Skip to main content

Public Events Calendar

< Back to Calendar
March 27, 2017
+ Add This to Your Calendar
Ticket Price:
Free
Share:

Time:
7 p.m.

Location:
Lawrence Family Jewish Community Center
4126 Executive Drive
La Jolla, CA 92037

Map
 
Americans' Responses to Jewish Refugees:
Wrestling with Fear and Moral Responsibility
Public Program
Two Jewish refugees arrive in New York City after the war. <i>US Holocaust Memorial Museum, courtesy of Centre d’Études et de Documentation Guerre et Société Contemporaines</i>
Two Jewish refugees arrive in New York City after the war. US Holocaust Memorial Museum, courtesy of Centre d’Études et de Documentation Guerre et Société Contemporaines

Xenophobia, antisemitism, economic insecurity, and restrictive immigration laws. These were the barriers Jewish refugees faced in the 1930s and 1940s when seeking safe haven in the United States. More than 70 years later, how can this history help us think about the world we live in today?

Speakers
Dr. Rebecca Erbelding, archivist, United States Holocaust Memorial Museum
Dr. Oksana Yakushko, Chair, Clinical Psychology Program, Pacifica Graduate Institute

Moderator
Dr. Emil Kerenji, Applied Research Scholar, United States Holocaust Memorial Museum

Co-presented with:



QUESTIONS/CONTACTS
Registration Assistance
202.488.0460


Please note that the Museum may be recording and photographing this event. By your presence you consent to the Museum's use of your image.


Related
Special Focus: American Responses to the Holocaust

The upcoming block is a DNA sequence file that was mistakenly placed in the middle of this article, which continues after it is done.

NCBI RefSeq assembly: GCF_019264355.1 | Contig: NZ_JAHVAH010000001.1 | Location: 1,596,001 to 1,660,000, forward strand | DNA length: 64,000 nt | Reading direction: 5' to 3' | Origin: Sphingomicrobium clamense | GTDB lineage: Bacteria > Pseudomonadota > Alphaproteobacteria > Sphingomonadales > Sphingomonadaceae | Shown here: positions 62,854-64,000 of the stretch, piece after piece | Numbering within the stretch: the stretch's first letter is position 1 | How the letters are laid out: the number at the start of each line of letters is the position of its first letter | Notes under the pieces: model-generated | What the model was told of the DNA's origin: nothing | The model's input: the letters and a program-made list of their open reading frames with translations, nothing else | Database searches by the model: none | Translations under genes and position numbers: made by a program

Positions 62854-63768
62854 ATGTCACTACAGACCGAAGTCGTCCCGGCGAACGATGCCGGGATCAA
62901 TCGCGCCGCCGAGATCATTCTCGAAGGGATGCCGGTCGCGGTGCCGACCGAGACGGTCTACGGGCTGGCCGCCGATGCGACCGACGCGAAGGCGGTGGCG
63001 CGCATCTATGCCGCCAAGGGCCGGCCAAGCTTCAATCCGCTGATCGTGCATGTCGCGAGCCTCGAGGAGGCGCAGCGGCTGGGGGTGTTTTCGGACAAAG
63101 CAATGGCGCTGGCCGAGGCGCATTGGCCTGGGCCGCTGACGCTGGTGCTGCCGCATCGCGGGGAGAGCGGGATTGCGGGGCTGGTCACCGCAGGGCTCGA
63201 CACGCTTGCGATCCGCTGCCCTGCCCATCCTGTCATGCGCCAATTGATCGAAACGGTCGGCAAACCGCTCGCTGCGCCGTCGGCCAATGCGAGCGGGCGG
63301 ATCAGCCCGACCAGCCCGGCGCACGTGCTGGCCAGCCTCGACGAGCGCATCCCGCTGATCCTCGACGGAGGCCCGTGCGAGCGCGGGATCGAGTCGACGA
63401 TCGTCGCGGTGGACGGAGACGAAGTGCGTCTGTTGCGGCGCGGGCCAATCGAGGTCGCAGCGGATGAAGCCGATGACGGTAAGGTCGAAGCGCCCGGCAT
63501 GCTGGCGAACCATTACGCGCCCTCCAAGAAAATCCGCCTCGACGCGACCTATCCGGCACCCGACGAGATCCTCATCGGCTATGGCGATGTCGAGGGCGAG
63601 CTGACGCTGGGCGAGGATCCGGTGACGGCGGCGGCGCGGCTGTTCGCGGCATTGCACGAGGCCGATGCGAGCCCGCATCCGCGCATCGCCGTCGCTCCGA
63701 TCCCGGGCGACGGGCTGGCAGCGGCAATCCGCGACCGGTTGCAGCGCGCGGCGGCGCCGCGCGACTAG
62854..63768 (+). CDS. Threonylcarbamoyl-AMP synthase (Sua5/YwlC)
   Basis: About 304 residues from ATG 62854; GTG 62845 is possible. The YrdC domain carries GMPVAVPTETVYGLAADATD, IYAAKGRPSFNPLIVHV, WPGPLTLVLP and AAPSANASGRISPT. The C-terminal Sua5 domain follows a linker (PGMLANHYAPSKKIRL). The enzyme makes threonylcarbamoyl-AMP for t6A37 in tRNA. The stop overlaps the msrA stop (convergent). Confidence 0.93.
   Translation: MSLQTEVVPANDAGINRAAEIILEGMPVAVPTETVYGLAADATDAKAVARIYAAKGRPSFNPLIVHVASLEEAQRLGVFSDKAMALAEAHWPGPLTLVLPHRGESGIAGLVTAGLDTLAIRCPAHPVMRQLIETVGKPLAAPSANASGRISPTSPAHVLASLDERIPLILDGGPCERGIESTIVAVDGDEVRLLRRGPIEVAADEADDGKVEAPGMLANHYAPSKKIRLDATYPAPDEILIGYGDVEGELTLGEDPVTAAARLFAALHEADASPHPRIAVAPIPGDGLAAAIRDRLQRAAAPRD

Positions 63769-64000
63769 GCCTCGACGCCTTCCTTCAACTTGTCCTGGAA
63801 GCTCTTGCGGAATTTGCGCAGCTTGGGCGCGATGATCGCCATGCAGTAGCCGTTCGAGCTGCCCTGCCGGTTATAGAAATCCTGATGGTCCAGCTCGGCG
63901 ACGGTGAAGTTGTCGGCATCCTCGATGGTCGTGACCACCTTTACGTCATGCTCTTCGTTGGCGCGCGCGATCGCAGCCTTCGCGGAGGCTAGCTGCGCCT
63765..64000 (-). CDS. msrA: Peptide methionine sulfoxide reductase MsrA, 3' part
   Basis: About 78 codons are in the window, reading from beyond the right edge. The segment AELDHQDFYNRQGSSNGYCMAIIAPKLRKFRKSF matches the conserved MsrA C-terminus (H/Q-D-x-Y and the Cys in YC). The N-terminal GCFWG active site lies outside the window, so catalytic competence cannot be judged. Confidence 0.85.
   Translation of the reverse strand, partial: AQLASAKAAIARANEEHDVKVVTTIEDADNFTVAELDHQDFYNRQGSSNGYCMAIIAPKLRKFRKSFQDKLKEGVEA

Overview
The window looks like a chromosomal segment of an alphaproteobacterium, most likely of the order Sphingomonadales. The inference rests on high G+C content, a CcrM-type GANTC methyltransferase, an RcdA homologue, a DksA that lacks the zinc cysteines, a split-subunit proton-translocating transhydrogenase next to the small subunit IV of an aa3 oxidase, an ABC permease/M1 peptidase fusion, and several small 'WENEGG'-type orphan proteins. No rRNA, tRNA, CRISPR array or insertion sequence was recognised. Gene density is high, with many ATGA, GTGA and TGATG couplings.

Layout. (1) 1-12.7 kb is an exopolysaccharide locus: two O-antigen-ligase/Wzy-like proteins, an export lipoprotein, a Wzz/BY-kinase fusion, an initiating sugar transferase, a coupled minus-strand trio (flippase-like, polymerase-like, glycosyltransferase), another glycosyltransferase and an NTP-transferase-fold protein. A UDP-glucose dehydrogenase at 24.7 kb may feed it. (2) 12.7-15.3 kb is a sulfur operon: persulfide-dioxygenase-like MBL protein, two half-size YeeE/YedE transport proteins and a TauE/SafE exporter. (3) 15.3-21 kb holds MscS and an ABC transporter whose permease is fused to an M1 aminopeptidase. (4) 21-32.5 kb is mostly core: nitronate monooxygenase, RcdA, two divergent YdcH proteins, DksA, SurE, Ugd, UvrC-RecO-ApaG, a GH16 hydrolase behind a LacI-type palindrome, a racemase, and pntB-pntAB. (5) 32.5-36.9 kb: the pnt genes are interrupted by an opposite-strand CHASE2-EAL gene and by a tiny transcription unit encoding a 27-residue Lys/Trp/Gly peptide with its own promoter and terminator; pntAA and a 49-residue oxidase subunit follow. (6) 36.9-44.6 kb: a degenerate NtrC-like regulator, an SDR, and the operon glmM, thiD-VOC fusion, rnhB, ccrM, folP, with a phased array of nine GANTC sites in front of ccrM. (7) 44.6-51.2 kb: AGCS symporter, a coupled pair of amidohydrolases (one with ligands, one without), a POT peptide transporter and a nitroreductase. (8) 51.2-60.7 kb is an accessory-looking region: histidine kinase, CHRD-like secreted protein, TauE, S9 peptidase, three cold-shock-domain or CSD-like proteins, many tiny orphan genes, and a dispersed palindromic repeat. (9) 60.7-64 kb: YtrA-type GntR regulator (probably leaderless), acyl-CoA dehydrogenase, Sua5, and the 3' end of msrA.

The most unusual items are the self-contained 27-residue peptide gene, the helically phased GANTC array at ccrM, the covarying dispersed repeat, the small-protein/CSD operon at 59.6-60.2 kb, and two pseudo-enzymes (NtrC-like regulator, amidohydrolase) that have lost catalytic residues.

Between 1933 and 1945 the United States government, American organizations and institutions, and private individuals responded in a wide variety of ways to the news of Nazi persecution, the refugee problem, and the Holocaust.
Learn More
Watch: American Responses
A look back at two seminal events in Holocaust history involving the United States invites reflection on the role of individuals, organizations, and governments in confronting hatred and mass atrocities.
Learn More
Holocaust Encyclopedia: Voyage of the St. Louis
On May 13, 1939, the German transatlantic liner St. Louis sailed from Hamburg, Germany, for Havana, Cuba. On the voyage were 937 passengers.
Learn More
Holocaust Encyclopedia: The United States and the Holocaust
Although rescuing Jews was not a priority for the United States, more than 200,000 Jews found refuge in the US from 1933 to 1945, most before the end of 1941.
Learn More
x

Help Us Fight Hate

When Nazi symbols are openly used to promote hate, that’s a warning to all of us. Knowledge is power—donate today to fight back.